Once upon a time, there were two dancing contests.

Both screening on Three, the first one went by the name of Dancing With The Stars. It gathered celebs from around the land and bedazzled them in sequins and skin-tight mesh, before throwing them at the mercy of the text-voting public.

All was going relatively well until the show's fairy godmother, Suzy Cato, was cut from the dancefloor while its court jester, David Seymour, twerked on. As the arguably more talented dancers still left in the competition bravely waltzed on, a distinct feeling of "what's the point?" hung in the air.

But just as a public swell of support for the jester's, er, unique performances threatened to make a complete mockery of the art of dancing, along came the plucky little dance show that could: The Great NZ Dance Masala.

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Hosted by Colin Mathura-Jeffree, himself a survivor of the Dancing With The Stars blood sport, this second contest eschewed celebrities in favour of people who actually have rhythm, in an Indian-inspired competition that celebrates both the diversity of dance and the diversity of New Zealand.

In its double episode premiere over the weekend, auditioning contestants prepared routines that fused Bollywood, hip hop and classical styles. All of them were aiming to impress the three judges — Bollywood expert Shawn Thomas, classical dance guru Prabha Ravi and contemporary dancer James Luck — in the hopes of snapping up one of five solo dancer spots and five group dance places in the next round.

Aside from Mathura-Jeffree and his signature dapper suit, the scene for these initial auditions looked very much like that of a high school production. But some of the talent on display was anything but amateur.

The Great NZ Dance Masala judges (L-R): James Luck, Prabha Ravi and Shawn Thomas. Photo / Supplied
The Great NZ Dance Masala judges (L-R): James Luck, Prabha Ravi and Shawn Thomas. Photo / Supplied

The opening act, a troupe called 50/50, kicked things off with an infectious showdown between traditional Indian dance and hip hop. The idea of blending those styles got another spin when two young men calling themselves The Disciples demonstrated an amazing hip hop routine set to Bollywood music that they'd taught themselves via YouTube videos.

We also got to meet Latisha, a 25-year-old nurse who looked and moved like she was on a Bollywood film set, while a group of schoolkids from Whangarei Intermediate showed off their own love for the Bollywood scene.

But the true revelation of the audition process was a 14-year-old student by the name of Abhishek. Choosing to perform a traditional type of dance that dates back 2000 years, he confidently told Mathura-Jeffree and the judges that he wanted to inspire other boys to attempt the same.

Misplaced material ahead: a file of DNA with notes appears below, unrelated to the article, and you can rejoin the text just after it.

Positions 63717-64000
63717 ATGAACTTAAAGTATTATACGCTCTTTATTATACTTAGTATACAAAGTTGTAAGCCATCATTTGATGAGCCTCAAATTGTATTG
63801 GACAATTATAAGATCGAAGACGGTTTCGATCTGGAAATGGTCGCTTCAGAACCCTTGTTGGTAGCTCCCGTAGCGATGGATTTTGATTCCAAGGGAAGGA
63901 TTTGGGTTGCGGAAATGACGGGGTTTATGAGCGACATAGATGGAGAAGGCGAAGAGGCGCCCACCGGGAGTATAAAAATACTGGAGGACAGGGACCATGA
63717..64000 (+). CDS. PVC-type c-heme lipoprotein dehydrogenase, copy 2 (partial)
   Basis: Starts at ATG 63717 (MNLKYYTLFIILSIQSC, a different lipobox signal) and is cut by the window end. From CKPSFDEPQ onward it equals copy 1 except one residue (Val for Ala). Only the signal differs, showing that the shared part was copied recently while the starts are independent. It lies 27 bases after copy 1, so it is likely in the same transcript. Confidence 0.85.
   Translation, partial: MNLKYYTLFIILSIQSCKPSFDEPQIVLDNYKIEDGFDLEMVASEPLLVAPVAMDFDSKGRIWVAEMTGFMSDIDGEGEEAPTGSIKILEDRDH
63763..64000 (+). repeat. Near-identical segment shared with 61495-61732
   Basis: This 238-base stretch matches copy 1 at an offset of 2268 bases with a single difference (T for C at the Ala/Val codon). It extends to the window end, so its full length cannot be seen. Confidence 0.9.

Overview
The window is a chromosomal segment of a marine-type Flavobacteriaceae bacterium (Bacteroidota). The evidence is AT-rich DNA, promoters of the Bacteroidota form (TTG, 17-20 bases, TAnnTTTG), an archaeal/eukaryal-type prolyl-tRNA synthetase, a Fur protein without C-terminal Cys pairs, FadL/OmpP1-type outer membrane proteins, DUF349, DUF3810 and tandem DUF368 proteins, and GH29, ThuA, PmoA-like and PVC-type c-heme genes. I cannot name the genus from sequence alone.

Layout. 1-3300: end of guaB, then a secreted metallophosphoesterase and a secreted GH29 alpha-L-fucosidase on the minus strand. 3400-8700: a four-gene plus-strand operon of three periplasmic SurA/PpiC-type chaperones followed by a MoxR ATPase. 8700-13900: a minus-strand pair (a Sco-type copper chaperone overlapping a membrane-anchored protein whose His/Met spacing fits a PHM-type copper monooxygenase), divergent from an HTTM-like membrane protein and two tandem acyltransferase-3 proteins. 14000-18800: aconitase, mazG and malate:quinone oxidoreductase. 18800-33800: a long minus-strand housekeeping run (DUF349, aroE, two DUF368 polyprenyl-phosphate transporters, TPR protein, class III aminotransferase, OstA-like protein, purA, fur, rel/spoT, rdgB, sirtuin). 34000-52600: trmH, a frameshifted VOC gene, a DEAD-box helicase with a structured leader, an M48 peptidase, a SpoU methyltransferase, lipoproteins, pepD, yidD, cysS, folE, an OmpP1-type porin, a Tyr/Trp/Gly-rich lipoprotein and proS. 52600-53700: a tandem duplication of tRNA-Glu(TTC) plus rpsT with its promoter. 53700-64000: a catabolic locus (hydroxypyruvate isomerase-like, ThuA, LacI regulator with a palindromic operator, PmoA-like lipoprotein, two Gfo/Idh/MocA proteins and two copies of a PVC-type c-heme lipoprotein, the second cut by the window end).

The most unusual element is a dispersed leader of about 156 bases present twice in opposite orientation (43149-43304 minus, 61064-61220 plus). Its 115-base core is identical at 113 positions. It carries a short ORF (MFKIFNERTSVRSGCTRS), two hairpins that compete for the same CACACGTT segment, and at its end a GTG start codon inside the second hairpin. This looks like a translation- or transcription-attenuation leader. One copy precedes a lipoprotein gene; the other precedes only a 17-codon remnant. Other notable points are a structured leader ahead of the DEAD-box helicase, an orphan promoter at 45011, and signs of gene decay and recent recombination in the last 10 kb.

The judges could barely contain their excitement watching him perform — and I don't blame them. I know nothing about traditional Indian dancing (or any dancing, for that matter), but I'm quite confident in saying that if Abhishek doesn't win The Great NZ Dance Masala, I will eat the keyboard I am typing this on.

Host Colin Mathura-Jeffree is a former Dancing With The Stars contestant. Photo / Supplied
Host Colin Mathura-Jeffree is a former Dancing With The Stars contestant. Photo / Supplied

And Abhishek is just one of the many likeable characters to grace the audition room. But considering this is a reality TV competition, everyone is almost gracious and genuine to a fault.

The only drama we've seen so far is a sprained ankle suffered by one of the dancers right before his group's audition. The decision by the show's producers to absurdly beat this incident up as much as possible was presumably to try and inject an edge into a contest that's just so… nice.

There are the three judges who have been nothing but earnest and kind (so far), even as they're telling a dancer they haven't made the grade. And as far as those dancing rejects go, viewers mostly get to see just a snippet of their routine, as this show clearly isn't in the business of humiliating anyone on national TV.

There's also no prize on offer for the winner(s) of The Great NZ Dance Masala — not even a glitterball trophy — so presumably the overriding motivation for these contestants is simply their love of dance. What a novel concept.

The Great NZ Dance Masala is a very different beast to that other dancing show on Three right now, but while it lacks the controversy and spectacle of Dancing With The Stars, its kinder, gentler narrative is almost refreshing. And, mercifully, at absolutely no point is anyone ever told to text DAVID to 3333.

The Great NZ Dance Masala airs 4pm Saturdays, on Three.